Events, Social Memories, and Community in a Final Bronze Age Building’s Biography at Sant’Aniceto, Calabria, Italy

Authors: Chesson, M.S., Wolff, N.P.S., Robb, J., Yoon, D., Michelaki, K., Fiore, I., Gillings, M., Tagliacozzo, A., Taylor, J. and White, C.E.

Journal: Journal of Field Archaeology

Volume: 44

Issue: 7

Pages: 480-499

eISSN: 2042-4582

ISSN: 0093-4690

DOI: 10.1080/00934690.2019.1650319


Archaeologists investigating Middle Bronze to Early Iron Age periods (1600–900 b.c.) in southern Italy often explore linkages between emerging inequality and foreign trade connections, establishing a coupled trope of “change emerges from external forces” and “waiting for civilization to arrive”. Based on excavations at the Recent/Final Bronze and Early Iron Ages (RFBA/IA, 1200–900 b.c.) site of Sant’Aniceto in Calabria, we offer an alternative narrative in which hierarchy and institutionalized inequality held little sway in this community. By employing a building biography approach, we examine the variety of ways people sustain their communities through the creation and value of difference (e.g., age, knowledge, or skill) that characterize daily life, even when political hierarchy is absent. Our research at Sant’Aniceto centers on understanding the locally-grounded experiences and lives of people by approaching social difference through the lens of the materialities of everyday life.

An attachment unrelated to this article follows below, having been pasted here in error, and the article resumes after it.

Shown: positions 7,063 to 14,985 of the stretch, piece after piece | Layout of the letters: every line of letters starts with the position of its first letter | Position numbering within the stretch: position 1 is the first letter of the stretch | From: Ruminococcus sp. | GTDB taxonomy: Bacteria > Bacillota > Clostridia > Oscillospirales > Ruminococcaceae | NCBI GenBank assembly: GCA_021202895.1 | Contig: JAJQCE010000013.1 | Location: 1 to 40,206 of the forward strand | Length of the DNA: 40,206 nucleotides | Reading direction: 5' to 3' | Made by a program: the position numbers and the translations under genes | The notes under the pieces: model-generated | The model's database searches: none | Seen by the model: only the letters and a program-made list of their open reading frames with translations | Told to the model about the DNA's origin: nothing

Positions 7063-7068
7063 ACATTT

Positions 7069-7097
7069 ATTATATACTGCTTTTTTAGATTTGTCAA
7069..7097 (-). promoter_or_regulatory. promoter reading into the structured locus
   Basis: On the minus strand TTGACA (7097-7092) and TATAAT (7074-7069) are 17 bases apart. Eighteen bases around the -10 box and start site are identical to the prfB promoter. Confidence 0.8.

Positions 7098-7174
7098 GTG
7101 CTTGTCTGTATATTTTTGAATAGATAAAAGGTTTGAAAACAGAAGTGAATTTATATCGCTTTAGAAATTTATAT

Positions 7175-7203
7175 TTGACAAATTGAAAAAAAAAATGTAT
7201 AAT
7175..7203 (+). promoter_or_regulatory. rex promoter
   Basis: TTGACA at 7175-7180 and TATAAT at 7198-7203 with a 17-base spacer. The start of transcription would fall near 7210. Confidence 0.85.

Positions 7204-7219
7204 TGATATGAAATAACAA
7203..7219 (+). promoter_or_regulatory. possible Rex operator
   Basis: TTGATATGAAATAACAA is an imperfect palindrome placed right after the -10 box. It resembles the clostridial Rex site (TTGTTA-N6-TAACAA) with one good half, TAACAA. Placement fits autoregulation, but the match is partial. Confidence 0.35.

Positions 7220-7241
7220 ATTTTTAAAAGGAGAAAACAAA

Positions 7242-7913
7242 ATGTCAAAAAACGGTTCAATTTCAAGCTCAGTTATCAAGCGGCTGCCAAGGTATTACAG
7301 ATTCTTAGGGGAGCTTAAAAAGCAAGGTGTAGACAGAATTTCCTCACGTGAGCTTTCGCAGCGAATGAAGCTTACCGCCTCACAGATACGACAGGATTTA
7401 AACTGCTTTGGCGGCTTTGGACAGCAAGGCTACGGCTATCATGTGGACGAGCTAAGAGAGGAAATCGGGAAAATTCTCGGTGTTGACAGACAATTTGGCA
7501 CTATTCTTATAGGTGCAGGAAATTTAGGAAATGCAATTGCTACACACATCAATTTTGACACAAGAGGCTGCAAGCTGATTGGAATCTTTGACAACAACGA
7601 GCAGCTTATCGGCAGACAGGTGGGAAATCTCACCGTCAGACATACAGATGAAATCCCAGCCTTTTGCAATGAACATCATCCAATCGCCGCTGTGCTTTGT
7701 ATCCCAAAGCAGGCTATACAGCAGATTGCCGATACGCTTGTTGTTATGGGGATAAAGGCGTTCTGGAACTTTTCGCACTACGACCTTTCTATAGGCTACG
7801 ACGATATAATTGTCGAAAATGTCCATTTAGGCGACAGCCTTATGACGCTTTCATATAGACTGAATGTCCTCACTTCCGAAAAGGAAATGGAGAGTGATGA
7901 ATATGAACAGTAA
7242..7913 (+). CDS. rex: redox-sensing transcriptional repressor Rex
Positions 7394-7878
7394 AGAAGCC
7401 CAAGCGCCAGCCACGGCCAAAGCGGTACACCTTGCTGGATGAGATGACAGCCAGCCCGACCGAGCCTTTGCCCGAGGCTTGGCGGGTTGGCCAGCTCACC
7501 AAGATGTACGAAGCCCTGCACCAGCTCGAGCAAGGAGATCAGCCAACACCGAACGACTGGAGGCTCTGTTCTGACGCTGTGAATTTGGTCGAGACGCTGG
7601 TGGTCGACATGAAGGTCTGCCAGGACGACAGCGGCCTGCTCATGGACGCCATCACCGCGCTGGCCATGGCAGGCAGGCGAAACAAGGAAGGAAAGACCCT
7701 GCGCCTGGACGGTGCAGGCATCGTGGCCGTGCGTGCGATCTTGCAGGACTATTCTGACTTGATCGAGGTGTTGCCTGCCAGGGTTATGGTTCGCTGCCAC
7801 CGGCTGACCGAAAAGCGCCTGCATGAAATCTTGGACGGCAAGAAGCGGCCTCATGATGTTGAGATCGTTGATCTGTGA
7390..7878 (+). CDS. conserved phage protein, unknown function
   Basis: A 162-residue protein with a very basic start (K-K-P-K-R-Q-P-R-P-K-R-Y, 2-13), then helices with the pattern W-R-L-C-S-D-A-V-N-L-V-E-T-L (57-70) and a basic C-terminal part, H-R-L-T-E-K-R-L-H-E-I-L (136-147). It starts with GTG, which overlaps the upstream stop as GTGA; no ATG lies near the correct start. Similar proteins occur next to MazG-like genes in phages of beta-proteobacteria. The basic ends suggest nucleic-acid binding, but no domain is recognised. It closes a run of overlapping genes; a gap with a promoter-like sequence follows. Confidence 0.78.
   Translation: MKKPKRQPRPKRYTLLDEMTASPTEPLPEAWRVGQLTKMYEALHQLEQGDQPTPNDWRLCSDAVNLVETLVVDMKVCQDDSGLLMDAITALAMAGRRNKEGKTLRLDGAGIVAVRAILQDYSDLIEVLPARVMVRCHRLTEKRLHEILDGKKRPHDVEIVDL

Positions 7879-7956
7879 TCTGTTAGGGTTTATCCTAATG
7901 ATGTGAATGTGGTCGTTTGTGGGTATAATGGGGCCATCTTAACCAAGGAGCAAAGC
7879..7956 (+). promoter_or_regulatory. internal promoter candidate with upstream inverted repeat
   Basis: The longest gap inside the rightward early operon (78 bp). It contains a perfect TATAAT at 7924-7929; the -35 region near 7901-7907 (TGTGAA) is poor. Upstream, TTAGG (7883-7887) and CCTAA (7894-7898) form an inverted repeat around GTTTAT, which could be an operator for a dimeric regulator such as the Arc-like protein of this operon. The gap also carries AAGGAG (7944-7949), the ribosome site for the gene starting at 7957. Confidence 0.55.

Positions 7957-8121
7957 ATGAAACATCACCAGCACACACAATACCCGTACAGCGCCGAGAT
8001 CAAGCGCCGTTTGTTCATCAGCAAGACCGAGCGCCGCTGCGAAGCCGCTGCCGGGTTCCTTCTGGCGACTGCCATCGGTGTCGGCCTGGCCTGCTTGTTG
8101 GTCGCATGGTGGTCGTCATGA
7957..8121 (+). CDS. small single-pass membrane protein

Source: Scopus